Companies have been making claims about performance and protection from their athletic shoes for decades. Few however, have been as straight forward as Ektio. Founded by Dr. Barry Katz and promoted by former NBA stars Rick Barry and hometown favorite John Starks, Ektio aims to make ankle sprains in basketball a thing of the past with patented ankle support technology that promises to protect basketball players from ankle sprains. Reviews have been positive for the small brand and offerings are expanding. We recently caught up with Barry to talk about all things Ektio and ankle sprains.

DeFY: Hi Barry, thanks for sitting down with DeFY. I understand you’re in the medical field, what’s your background?

Barry: Yes, I’ve been a physician radiologist for a long time. I received my medical degree in 1982. I also played a lot of sports while I was growing up so I’ve been involved in sports as well so I have a dual background in sports and medicine.

DeFY: Do you or did you ever collect sneakers?

Barry: No, I never collected sneakers.

DeFY: What made you want to dive into the footwear industry?

Barry: I wanted to help prevent ankle injuries.


DeFY: I think it’s a great product if it does what it claims (which according to reviews, seems it does). A friend and contributor to the site needed 3 pins in his ankle after breaking it. Would this product help someone like him that has suffered a serious ankle injury?

Barry: Not only would they be good for an individual like that but also for people that have sprained their ankle either recently or in the past or people that have never sprained their ankle who want to stay healthy. It’s the number one injury in basketball so it’s really a simple equation as far as we’re concerned. If you care about ankle safety and support; wear Ektio. If ankle support is not a concern to you, you should wear another shoe. There’s nothing on the market that gives you any significant ankle support.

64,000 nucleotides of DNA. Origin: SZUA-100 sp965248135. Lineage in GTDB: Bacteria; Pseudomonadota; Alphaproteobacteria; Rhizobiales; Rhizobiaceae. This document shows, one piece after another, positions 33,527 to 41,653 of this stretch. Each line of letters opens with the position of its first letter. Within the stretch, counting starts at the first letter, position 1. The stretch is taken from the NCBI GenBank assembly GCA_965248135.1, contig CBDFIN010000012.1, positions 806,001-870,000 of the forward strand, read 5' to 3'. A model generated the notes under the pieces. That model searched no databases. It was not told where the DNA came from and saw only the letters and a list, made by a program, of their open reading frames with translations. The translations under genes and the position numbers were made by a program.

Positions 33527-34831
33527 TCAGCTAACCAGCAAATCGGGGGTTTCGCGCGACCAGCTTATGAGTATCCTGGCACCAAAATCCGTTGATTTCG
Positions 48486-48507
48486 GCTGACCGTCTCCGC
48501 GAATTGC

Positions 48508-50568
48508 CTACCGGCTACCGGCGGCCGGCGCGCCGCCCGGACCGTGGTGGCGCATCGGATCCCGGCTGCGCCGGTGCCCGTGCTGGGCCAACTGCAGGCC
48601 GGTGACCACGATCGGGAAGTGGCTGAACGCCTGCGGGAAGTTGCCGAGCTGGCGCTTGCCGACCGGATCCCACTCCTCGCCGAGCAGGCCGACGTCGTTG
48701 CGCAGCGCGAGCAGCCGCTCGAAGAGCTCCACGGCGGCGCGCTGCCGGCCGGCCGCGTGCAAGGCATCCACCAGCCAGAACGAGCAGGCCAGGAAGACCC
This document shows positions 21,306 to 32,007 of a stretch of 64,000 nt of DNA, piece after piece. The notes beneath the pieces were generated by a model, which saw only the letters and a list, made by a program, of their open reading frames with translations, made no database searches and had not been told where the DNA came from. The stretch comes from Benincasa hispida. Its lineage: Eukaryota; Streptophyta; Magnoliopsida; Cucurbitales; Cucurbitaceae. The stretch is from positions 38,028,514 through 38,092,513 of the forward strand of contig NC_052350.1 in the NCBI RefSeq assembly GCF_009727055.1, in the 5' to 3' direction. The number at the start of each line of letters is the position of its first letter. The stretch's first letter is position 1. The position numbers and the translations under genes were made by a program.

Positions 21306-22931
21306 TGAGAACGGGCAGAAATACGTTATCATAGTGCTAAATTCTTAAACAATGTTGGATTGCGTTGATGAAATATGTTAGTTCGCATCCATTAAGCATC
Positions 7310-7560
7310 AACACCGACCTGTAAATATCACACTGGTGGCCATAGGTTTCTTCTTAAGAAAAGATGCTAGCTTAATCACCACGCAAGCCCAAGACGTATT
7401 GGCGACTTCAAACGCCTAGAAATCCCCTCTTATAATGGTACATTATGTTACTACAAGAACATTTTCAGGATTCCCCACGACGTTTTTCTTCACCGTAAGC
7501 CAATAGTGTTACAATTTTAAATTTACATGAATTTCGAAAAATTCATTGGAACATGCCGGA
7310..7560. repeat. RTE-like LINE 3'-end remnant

We calculated and figured out how many shoes we’ve sold and figure the average player plays 6 hours a week, roughly 3 two hour sessions a week (and we know some players play a lot more than that and some less) so we took 6 as an average.
We also know from published studies that there are 5.5 ankle sprains per 1000 hours of play.
So if you calculate the expected number of ankle sprains in our shoe over the past 3 ½ years by taking the number of ankle sprains that actually happened divided by the expected number of sprains, it shows that we’ve reduced ankle sprains among our users by 99.9%. This is better than even we expected to do. We have a bunch of doctors that invented the shoe, who figured it out, and understand how ankle sprains happen and how to prevent it. A lot of really smart minds went into the development of this technology.

DeFY: Ok, the positives have been discussed both in this interview as well as others. I figured we should tackle some of the questions/comments made online by the skeptics and nay-sayers. One individual is concerned that if their ankle is restricted then their knee might be injured, what do you say to that?

Barry: There’s a lot of myths out there, everybody thinks they’re an expert on things they’re not an expert on, and when it comes to the ankles, everyone has an answer. If everyone was such an expert why are there 9 million ankle sprains a year and 100 ankle sprains every year in the NBA and the best athletes are wearing high top or low top shoes, braces and tape?